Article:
The reporters at the Daily Mail discuss how the results of sex-self-ID in the UK allow men to shop and try on clothing in women’s dressing rooms at high-end retail shops. Their sense of incredulity is apparent. How can this be allowed?

Heather Benning of the Women’s Human Rights Network, and Dr. Nicola Williams of Fair Play for Women, both quoted in the article, campaign for the safety of women’s and girls’ intimate spaces against the onslaught of men pushing through sex-self-ID laws. Benning believes, like those she campaigns alongside, that “everyone can identify as they wish,” but thinks shops should not be letting men who say they are women into female changing rooms. This is a testament to the power of the “transgender” ad campaign selling body disassociation as a human right. Identifying as the opposite sex is not the problem for Benning but being in women’s spaces while performing womanhood as a man is. She has somehow erased that she wouldn’t be fighting at this front if men were not allowed to identify as anything they wish. Will we be fighting the installation of adult-size changing tables in restrooms next to men identifying as babies? We might if we keep repeating this ridiculous idea that anyone can be anything they identify as.

Dr. Nicola Williams tells us, “this is the whole problem with allowing people to self-identify their sex - it means you don’t have to look transgender or be transgender to be allowed into what should be a women’s only space.” Williams is momentarily caught up in a corporate illusion. She believes the campaign of “transgenderism” magically transforms humans the way other people feel the Nike logo magically transforms sneakers. Dr. Williams, no doubt, knows the transformation on both accounts is not accurate, but she is captivated nonetheless.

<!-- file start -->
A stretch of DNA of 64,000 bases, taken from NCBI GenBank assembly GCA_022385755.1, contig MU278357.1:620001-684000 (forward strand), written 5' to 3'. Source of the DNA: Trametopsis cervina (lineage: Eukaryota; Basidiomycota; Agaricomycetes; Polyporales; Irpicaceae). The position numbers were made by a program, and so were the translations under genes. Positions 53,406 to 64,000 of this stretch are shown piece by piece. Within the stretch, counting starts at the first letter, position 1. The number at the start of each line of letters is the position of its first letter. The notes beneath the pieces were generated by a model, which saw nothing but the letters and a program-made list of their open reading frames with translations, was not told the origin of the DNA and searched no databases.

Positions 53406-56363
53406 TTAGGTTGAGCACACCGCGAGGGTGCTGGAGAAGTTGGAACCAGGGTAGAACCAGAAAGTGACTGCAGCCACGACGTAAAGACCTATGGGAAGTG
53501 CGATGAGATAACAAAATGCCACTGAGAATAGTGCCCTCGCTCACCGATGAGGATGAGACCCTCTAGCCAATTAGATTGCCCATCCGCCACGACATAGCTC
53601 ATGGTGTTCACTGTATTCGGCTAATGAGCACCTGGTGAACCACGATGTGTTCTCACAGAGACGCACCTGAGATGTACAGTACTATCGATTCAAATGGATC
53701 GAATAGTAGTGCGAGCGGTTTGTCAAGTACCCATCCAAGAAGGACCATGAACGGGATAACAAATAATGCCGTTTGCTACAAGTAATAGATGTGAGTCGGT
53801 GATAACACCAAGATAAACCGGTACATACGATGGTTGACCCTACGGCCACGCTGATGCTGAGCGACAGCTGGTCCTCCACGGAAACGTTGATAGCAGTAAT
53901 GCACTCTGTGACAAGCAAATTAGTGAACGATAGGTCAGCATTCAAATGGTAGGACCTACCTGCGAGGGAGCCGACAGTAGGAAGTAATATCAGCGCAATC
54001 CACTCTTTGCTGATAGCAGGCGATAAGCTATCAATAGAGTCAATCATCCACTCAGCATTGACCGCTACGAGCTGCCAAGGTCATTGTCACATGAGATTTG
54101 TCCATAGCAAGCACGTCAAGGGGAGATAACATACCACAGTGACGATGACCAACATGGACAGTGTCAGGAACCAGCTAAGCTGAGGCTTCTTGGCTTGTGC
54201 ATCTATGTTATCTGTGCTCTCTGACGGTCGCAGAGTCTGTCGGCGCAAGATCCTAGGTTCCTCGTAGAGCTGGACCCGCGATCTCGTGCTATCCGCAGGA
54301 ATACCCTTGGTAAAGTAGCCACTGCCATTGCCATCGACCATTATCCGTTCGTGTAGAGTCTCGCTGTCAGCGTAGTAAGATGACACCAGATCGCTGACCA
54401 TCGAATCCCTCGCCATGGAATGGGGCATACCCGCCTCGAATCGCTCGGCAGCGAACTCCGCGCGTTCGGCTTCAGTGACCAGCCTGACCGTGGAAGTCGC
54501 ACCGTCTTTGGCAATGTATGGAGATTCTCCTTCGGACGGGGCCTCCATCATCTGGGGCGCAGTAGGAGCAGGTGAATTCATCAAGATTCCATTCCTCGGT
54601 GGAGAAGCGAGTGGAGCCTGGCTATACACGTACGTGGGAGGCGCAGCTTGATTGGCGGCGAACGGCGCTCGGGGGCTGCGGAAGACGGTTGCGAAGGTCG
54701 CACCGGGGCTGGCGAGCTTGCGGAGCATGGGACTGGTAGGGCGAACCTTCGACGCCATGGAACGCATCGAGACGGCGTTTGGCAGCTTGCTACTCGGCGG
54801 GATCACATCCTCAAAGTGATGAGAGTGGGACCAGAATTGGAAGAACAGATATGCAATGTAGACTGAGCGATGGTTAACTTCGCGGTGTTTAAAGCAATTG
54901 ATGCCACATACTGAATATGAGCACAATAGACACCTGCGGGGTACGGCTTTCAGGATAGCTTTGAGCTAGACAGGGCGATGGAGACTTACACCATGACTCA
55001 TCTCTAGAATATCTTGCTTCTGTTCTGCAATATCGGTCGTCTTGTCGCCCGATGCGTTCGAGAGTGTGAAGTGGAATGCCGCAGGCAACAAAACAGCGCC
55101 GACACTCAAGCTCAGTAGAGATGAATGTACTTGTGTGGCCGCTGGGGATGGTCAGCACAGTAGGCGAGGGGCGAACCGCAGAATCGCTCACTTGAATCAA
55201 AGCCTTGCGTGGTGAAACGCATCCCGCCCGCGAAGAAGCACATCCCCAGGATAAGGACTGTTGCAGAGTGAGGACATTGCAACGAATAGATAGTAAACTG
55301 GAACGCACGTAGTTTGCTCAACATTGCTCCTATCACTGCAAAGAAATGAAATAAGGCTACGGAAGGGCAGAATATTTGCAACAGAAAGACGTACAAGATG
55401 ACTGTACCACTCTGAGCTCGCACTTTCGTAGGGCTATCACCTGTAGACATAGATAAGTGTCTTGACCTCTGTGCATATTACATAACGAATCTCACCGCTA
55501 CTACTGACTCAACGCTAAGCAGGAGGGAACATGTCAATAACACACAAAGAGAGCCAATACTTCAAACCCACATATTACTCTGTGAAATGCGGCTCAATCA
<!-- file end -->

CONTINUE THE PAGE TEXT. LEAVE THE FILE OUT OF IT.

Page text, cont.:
Miranda Yardley, a 54-year-old man who describes himself as a post-op transsexual (post-op being the operative word), is quoted in the article, stating, “the surrendering of women’s changing rooms to anyone who claims to be a woman is nothing other than the natural consequence of saying that anybody can be a woman.” Having this pointed out by a man donning facsimiles of women's biology via drugs and surgeries, one who has been platformed by women attempting to thwart the consequences of men performing womanhood in their spaces could give a person vertigo. He is exhibit A of corporate advertising so successful that people buy it while knowing it’s not real - Just as Nike feels like a better sneaker, not made in Chinese sweatshops like other sneakers, even though we know it isn’t true. Yardley is a model in the ad campaign run by the techno-medical complex for body dissociation; however, unwittingly, that role may be for him. He is “really “ “transgender,” because he exists as a "true brand" of the techno-medical complex illusion, his surgeries solidifying their ad. We know he’s just another man, but we are captivated by this idea of transformation anyway.

Nike is not a sneaker. “Transgender” is not a human. Nike is a brand - an ad campaign - selling better sneakers, enhanced sports performance, and athletic motivation to a distinct financial demographic. “Transgenderism” is a brand - an ad campaign - selling “improved” & “liberated” humanity, sex on a spectrum of cool medical-tech identities, to a distinct financial demographic, of especially vulnerable kids.

Debbie Hayton, another man performing womanhood, also exists as the techno-medical complex "true brand" and seems entirely oblivious that he is even starring in an ad campaign. He is exhibit B of this corporate illusion. The article quotes his reaction to high-end shops allowing men in women’s changing rooms: “The shop workers are left in an impossible position,” he says. “Shops have a duty to produce a clear policy they consult on, and everybody understands.”

Ad campaigns are for selling illusions. If they were clear, they wouldn’t be ad campaigns.